Pagination Done the Right Way

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The SQL OFFSET keyword is evil. It basically behaves like SLEEP in other programming langauges: the bigger the number, the slower the execution.
Fetching results in a page-by-page fashion in SQL doesn't require OFFSET at all but an even simpler SQL clause. Besides being faster, you don't have to cope with drifting results if new data is inserted between two page fetches.

Pagination Done the Right Way

  1. 1. © 2013 by Markus Winand iStockPhoto/Mitshu Pagination done the Right Way @MarkusWinand @SQLPerfTips
  2. 2. © 2013 by Markus Winand Takeaways ‣OFFSET kills performance ‣Paging can be done without OFFSET ‣It’s faster and has fewer side effects
  3. 3. © 2013 by Markus Winand Note In this presentation index means B-tree index.
  4. 4. A Trivial Example A query to fetch the 10 most recent news: se!e"# * $%om news whe%e #op&" ' 1234 o!de! b" da#e des$, %d des$ &%m%# 10; $!ea#e %ndex .. on news(#op%$); Using o%de% b( to get the most recent first and !&m&# to fetch only the first 10. Alternative SQL-2008 syntax (since PostgreSQL 8.4) $e#"h $&%s# 10 %ows on!(
  5. 5. Worst Case: No Index for o%de% b( L&m&# (a$#ua& !ows'10) -> So%# (a$#ua& !ows'10) So%# Me#hod: #op-N heapso!# Memo!": 18(B -> B&#map Heap S"an (!ows'10000) Re"he") *ond: (#op&" ' 1234) -> B&#map Index S"an (!ows'10000) Index *ond: (#op&" ' 1234)
  6. 6. Worst Case: No Index for order by The limiting factor is the number of rows that match the whe%e clause (“Base-Set Size”). The database might use an index to satisfy the whe%e clause, but must still fetch all matching rows to “sort” them.
  7. 7. Another Benchmark: Fetch Next Page Fetching the next page is easy using the o$$se# keyword: se!e"# * $%om news whe%e #op&" ' 1234 o%de% b( da#e des", &d des" o))se# 10 !&m&# 10;
  8. 8. Worst Case: No Index for order by L&m&# (a"#ua! %ows'10) -> So%# (a$#ua& !ows'20) So%# Me#hod: #op-N heapso!# Memo!": 19(B -> B&#map Heap S"an (a"#ua! %ows'10000) Re"he") *ond: (#op&" ' 1234) -> B&#map Index S"an (a"#ua! %ows'10000) Index *ond: (#op&" ' 1234)
  9. 9. Worst Case: No Index for order by L&m&# (a"#ua! %ows'10) -> So%# (a$#ua& !ows'30) So%# Me#hod: #op-N heapso!# Memo!": 20(B -> B&#map Heap S"an (a"#ua! %ows'10000) Re"he") *ond: (#op&" ' 1234) -> B&#map Index S"an (a"#ua! %ows'10000) Index *ond: (#op&" ' 1234)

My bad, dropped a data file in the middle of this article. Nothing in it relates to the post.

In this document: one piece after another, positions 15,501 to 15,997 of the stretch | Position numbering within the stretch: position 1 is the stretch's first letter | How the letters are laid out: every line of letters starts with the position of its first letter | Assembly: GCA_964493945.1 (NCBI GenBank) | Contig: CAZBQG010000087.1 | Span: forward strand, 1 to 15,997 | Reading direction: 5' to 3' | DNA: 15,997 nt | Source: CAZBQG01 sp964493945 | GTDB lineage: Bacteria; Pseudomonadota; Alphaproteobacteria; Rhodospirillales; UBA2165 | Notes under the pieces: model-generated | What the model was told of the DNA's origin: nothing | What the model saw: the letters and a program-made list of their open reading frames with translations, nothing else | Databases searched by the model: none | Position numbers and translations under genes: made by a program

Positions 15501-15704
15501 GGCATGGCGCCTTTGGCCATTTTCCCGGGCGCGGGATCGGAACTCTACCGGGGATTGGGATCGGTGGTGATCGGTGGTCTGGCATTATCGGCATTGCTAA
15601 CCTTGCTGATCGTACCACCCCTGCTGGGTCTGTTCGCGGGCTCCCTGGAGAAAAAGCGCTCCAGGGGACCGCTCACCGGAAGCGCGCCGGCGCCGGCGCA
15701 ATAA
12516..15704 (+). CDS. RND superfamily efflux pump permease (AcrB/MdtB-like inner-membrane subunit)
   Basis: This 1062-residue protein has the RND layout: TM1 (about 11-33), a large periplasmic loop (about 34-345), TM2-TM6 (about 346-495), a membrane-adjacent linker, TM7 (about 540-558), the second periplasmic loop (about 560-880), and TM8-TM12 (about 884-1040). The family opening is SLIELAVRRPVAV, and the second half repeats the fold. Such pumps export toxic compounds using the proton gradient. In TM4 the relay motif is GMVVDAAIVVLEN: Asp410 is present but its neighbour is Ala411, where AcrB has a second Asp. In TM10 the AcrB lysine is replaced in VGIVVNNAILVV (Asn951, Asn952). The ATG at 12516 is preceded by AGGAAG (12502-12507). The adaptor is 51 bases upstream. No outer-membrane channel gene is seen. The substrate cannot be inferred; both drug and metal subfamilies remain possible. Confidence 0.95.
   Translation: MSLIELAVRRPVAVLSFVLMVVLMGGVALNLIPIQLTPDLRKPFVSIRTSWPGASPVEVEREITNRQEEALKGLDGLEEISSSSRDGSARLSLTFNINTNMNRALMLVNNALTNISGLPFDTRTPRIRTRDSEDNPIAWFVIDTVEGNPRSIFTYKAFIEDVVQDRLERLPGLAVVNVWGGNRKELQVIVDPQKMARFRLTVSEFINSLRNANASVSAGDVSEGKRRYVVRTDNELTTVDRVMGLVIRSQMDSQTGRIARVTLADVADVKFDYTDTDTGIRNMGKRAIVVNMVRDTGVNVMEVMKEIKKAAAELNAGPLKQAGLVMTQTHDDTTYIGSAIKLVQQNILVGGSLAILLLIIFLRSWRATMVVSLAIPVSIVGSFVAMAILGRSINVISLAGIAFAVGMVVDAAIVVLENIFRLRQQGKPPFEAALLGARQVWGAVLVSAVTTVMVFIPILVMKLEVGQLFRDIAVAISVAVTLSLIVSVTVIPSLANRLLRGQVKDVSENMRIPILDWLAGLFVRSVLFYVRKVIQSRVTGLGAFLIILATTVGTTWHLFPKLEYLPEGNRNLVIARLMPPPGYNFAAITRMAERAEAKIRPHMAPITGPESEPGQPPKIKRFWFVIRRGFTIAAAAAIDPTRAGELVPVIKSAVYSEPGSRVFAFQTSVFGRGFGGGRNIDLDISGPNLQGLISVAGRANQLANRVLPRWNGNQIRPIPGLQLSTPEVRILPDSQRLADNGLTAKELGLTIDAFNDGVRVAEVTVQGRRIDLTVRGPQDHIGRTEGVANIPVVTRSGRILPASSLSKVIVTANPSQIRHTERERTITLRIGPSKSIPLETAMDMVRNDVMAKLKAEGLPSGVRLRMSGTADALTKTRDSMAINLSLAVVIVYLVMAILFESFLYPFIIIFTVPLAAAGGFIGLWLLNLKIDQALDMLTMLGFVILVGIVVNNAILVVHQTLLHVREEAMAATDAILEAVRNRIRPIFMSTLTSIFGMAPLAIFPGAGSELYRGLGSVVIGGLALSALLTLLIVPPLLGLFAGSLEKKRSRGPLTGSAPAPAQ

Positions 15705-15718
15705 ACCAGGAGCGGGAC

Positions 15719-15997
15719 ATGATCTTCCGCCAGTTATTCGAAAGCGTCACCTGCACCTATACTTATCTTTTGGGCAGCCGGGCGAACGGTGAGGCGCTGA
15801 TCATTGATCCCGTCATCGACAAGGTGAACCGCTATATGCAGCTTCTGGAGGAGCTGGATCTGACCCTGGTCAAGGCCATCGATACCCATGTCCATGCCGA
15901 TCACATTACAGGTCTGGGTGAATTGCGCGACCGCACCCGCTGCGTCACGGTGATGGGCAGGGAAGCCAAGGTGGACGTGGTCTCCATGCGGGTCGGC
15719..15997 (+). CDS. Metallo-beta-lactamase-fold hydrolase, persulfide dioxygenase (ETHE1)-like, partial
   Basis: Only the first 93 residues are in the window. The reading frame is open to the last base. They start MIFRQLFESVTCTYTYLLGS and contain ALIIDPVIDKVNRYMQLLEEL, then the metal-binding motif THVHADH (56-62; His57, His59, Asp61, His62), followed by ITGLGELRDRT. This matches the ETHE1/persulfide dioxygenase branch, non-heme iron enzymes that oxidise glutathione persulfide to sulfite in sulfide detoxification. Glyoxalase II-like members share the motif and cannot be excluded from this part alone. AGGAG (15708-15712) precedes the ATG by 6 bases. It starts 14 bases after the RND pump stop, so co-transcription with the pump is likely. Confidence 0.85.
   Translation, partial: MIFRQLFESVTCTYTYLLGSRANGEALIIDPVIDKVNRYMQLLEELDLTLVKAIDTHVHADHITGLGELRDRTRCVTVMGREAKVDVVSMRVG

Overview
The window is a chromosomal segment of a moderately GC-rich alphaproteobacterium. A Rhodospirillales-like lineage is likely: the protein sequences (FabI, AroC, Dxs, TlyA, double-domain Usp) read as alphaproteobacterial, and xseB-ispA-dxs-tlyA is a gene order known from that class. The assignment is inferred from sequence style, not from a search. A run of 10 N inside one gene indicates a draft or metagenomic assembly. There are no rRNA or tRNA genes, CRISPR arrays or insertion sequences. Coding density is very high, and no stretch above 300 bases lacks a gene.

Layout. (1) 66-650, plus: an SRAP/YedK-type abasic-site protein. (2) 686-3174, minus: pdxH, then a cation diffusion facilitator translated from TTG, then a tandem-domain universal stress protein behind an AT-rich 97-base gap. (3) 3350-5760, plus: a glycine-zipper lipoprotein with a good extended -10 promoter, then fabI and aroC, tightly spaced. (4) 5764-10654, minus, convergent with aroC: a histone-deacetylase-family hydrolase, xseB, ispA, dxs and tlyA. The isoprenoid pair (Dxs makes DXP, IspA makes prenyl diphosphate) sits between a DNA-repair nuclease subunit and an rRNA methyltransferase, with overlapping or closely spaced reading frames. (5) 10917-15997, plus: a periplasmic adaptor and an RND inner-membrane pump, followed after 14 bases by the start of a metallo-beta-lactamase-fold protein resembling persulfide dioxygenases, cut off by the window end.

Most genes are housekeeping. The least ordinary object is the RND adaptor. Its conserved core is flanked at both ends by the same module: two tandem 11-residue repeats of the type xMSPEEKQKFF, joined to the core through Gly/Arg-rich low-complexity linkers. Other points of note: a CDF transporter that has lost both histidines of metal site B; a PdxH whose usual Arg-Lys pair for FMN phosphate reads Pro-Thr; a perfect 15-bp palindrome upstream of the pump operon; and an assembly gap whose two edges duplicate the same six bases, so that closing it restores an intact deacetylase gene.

10. 10. Worst Case: No Index for order by L&m&# (a"#ua! %ows'10) -> So%# (a$#ua& !ows'40) So%# Me#hod: #op-N heapso!# Memo!": 22(B -> B&#map Heap S"an (a"#ua! %ows'10000) Re"he") *ond: (#op&" ' 1234) -> B&#map Index S"an (a"#ua! %ows'10000) Index *ond: (#op&" ' 1234)
  11. 11. Worst Case: No Index for order by L&m&# (a"#ua! %ows'10) -> So%# (a$#ua& !ows'10000) So%# Me#hod: ex#e!na& me!*e D%s(: 1200(B -> B&#map Heap S"an (a"#ua! %ows'10000) Re"he") *ond: (#op&" ' 1234) -> B&#map Index S"an (a"#ua! %ows'10000) Index *ond: (#op&" ' 1234)
  12. 12. Worst Case: No Index for order by Sorting might become the limiting factor when browsing farther back. Fetching the last page can take considerably longer than fetching the first page.
  13. 13. Improvement 1: Indexed order by se!e"# * $%om news whe%e #op&" ' 1234 o%de% b( da#e des", &d des" o$$se# 10 !&m&# 10; $!ea#e %ndex .. on news (#op%$, da#e, %d); A single index to support the whe%e and o%de% b( clauses.
  14. 14. Improvement 1: Indexed order by L&m&# (a$#ua& !ows'10) -> Index S"an Ba")wa%d (a$#ua& !ows'10) Index *ond: (#op&" ' 0)
  15. 15. Improvement 1: Indexed order by L&m&# (a$#ua& !ows'10) -> Index S"an Ba")wa%d (a$#ua& !ows'20) Index *ond: (#op&" ' 0)
  16. 16. Improvement 1: Indexed order by L&m&# (a$#ua& !ows'10) -> Index S"an Ba")wa%d (a$#ua& !ows'30) Index *ond: (#op&" ' 0)
  17. 17. Improvement 1: Indexed order by L&m&# (a$#ua& !ows'10) -> Index S"an Ba")wa%d (a$#ua& !ows'40) Index *ond: (#op&" ' 0)
  18. 18. Improvement 1: Indexed order by L&m&# (a"#ua! %ows'10) -> So%# (a$#ua& !ows'10000) So%# Me#hod: ex#e!na& me!*e D%s(: 1200(B -> B&#map Heap S"an (a"#ua! %ows'10000) Re"he") *ond: (#op&" ' 1234) -> B&#map Index S"an (a"#ua! %ows'10000) Index *ond: (#op&" ' 1234)
  19. 19. Improvement 1: Indexed order by Fetching the first page is not affected by the Base-Set size! Fetching the next page is also faster. However, PostgreSQL might take a Bitmap Index Scan when browsing to the end.
  20. 20. © 2013 by Markus Winand We can do better!
  21. 21. © 2013 by Markus Winand Don’t touch what you don’t need
  22. 22. Improvement 2: The Seek Method Instead of o$$se#, use a whe%e filter to remove the rows from previous pages. se!e"# * $%om news whe%e #op&" ' 1234 and (da#e, %d) < (p!e+_da#e, p!e+_%d) o%de% b( da#e des", &d des" !&m&# 10; Only select the rows “before” (=earlier date) the last!row from the previous page. A definite sort order is really required!
  23. 23. © 2013 by Markus Winand Side Note: Row Values Besides scalar values, SQL also defines “row values” or “composite values.” ‣ In the SQL standard since ages (SQL-92) ‣ All comparison operators are well defined ‣ E.g.: (x, y) > (a, b) is true iff (x > a or (x=a and y>b)) ‣ In other words, when (x,y) sorts after (a,b) ‣ Great PostgreSQL support since 8.0!